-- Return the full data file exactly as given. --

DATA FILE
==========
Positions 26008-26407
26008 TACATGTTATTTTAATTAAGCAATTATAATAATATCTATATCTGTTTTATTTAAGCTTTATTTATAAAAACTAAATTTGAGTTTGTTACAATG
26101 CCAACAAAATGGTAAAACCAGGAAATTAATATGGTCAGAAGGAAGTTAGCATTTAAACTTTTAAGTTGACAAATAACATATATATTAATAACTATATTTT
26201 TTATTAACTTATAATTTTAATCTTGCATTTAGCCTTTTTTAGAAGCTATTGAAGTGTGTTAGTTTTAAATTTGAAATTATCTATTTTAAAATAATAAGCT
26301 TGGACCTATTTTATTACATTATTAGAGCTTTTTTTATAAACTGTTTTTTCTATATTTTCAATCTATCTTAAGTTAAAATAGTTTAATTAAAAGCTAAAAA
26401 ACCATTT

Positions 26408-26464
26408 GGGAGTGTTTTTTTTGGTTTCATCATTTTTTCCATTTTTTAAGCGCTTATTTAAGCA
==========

Positions 26008-26407
26008 TACATGTTATTTTAATTAAGCAATTATAATAATATCTATATCTGTTTTATTTAAGCTTTATTTATAAAAACTAAATTTGAGTTTGTTACAATG
26101 CCAACAAAATGGTAAAACCAGGAAATTAATATGGTCAGAAGGAAGTTAGCATTTAAACTTTTAAGTTGACAAATAACATATATATTAATAACTATATTTT
26201 TTATTAACTTATAATTTTAATCTTGCATTTAGCCTTTTTTAGAAGCTATTGAAGTGTGTTAGTTTTAAATTTGAAATTATCTATTTTAAAATAATAAGCT
26301 TGGACCTATTTTATTACATTATTAGAGCTTTTTTTATAAACTGTTTTTTCTATATTTTCAATCTATCTTAAGTTAAAATAGTTTAATTAAAAGCTAAAAA
26401 ACCATTT

Positions 26408-26464
26408 GGGAGTGTTTTTTTTGGTTTCATCATTTTTTCCATTTTTTAAGCGCTTATTTAAGCA